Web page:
feels strange, ominous, uncannily transformed. Reality is undergoing some inexplicable, ineffable, ungraspable change. The world
is pervaded by a kind of latent meaningfulness: it has lost its
habitual familiarity, and has not yet acquired a new kind of
signicance. Understanding reality and acting upon it has an
achievement character. Nothing is evident and natural anymore.
A characteristic feature of Trema is a fracturing and disintegration
of previous meaning patterns, which is experienced by the patient
as an uncanny sense of strangeness (Roberts, 1992). What is
essential to Trema is a breakdown of Gestalt perception during
which the neutrality of the background gets lost (Cutting, 1989).
The patient is not struck by what people do or say but what they
do not do or say (Berner, 1991). These patients' sense of disentanglement from a commonly shared reality is followed by the
experience of revelation that characterizes full-blown schizophrenic delusions.
3.1.2. Major depression
Prodromes of psychotic depression, especially of those forms
entailing delusions of guilt, are characterized a situation of selfcontradiction that leads to a progressive loss of capability for
action preliminary to delusional sinfulness. What is at stake here is
not the meaning of reality in an ontological sense, rather the
signicance of one's own existence in an ethical sense. These
phenomena are condensed in Tellenbachs (1961) account the
depressed-psychotic initial situation termed Verzweiung, a word
that literally means disunion. Its core is not just helplessness, or
hopelessness, rather it is a situation of self-contradiction, a
movement backward and forward, an alternation, so that a denite
decision is no longer possible. Mental rumination, unnished
duties, ptites fautes, unpardonable missteps (Binswanger, 1960)
going round and round in the patient's head are characteristic
manifestations especially in prodromal major depression: She was
also inclined to take literally the slightest remarks of others ()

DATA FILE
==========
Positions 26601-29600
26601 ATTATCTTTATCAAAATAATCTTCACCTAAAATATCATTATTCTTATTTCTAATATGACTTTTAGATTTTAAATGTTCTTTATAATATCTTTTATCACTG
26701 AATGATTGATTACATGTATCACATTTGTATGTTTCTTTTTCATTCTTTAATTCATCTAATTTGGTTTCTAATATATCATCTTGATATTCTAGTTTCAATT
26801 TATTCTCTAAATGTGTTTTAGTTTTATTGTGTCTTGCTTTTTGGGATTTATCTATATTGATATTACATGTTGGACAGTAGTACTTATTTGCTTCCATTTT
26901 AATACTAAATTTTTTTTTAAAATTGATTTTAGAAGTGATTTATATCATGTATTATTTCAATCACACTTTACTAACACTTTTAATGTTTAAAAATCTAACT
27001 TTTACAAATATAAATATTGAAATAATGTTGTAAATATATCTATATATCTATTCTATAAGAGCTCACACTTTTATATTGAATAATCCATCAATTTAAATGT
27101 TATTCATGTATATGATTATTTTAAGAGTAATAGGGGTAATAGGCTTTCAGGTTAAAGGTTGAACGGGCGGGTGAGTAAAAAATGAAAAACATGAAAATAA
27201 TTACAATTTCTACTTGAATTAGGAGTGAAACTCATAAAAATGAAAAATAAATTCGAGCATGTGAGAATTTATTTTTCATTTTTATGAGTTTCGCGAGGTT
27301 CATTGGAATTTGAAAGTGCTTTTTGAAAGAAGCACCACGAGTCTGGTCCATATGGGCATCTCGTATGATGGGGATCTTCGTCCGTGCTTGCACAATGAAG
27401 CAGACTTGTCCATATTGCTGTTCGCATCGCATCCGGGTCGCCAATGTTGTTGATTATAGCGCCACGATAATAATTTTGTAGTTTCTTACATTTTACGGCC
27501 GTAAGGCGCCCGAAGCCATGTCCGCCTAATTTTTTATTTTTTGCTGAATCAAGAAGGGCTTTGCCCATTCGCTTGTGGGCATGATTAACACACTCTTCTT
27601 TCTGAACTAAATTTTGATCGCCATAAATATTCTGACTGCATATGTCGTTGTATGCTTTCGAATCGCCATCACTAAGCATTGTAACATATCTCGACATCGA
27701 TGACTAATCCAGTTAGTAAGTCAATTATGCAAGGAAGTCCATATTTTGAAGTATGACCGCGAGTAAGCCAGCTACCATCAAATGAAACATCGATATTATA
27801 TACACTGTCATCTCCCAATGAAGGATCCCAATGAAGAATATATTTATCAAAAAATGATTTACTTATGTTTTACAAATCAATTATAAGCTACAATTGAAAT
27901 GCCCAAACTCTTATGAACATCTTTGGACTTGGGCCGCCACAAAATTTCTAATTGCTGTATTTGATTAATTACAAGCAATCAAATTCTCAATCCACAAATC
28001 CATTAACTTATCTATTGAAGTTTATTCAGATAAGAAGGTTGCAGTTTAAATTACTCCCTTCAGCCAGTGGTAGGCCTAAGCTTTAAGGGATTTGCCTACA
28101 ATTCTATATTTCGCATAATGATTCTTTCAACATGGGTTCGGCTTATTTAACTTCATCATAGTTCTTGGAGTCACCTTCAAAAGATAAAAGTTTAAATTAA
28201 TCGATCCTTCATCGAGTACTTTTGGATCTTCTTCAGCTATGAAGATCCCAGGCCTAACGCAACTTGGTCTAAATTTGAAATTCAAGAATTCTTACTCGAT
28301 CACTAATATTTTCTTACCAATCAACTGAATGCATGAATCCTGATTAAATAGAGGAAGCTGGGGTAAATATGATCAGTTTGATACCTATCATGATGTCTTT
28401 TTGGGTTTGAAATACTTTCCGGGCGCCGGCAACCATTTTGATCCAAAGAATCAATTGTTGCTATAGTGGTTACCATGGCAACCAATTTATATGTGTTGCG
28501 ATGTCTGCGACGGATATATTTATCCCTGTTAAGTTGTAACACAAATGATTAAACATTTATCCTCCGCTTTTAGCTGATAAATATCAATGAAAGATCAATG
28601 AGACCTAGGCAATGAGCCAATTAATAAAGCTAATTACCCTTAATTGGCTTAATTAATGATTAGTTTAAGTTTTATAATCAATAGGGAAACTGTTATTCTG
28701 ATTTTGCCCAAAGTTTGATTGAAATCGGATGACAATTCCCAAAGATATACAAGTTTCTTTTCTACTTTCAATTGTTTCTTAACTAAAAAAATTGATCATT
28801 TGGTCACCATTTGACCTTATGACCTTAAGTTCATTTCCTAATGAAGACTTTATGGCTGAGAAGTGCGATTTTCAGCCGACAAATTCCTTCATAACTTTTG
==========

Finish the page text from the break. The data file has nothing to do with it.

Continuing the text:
What another person might dismiss with a wave of hand would
never leave her (Tellenbach, 1961). The patient's capability for

perspective planning of action is affected: what normally comes


about in the style of succession, in depressive prodromes appears
in the necessity of simultaneity. Since one cannot do everything at
the same time, the patient remains trapped in inactivity.
The depressed person is unable to establish her agenda according
to an order of priorities, hence she feels pushed simultaneously to
incompatible or totally exorbitant objectives. This leads to a paniclike paralysis of action that paves the way to feeling totally
desynchronized, i.e. uncoupled in the temporal relation with one's
rigid demands on oneself of duty and orderliness as well as in the
temporal relation with the surrounding world (Fuchs, 2001). This
feeling in debt to oneself and the others, to the sensibility of the
depressed person, is already guilt (debet is already culpa,
Tellenbach, 1961), as in guilt the patients holds fast to the
omissions of the past (Fuchs, 2013)
3.2. Background feelings
Background feelings offer an angle to describe the affectiveemotional matrix from which the cognitive changes that characterize the preparatory eld of delusions may arise. Background
feelings, sometimes named existential feelings, provide the
existential orientation that operates as the pre-reexive background to experience and thoughts (Ratcliffe, 2008). They are
ways of nding oneself in the world, e.g., one can feel familiar or
unfamiliar in a given situation, participant in the world or a
detached observer, the world may feel real or unreal, etc. These
orientations are deeply rooted in bodily feelings.
3.2.1. Schizophrenia
Advocates of dynamic Schizophreniatheories (Bleuler, 1950;
Jaspers, 1997; Berze and Gruhle., 1929; Minkowski, 1927; Berner,
1991), argue that the matrix from which delusions in schizophrenic persons arise is a kind of altered mood state whose principal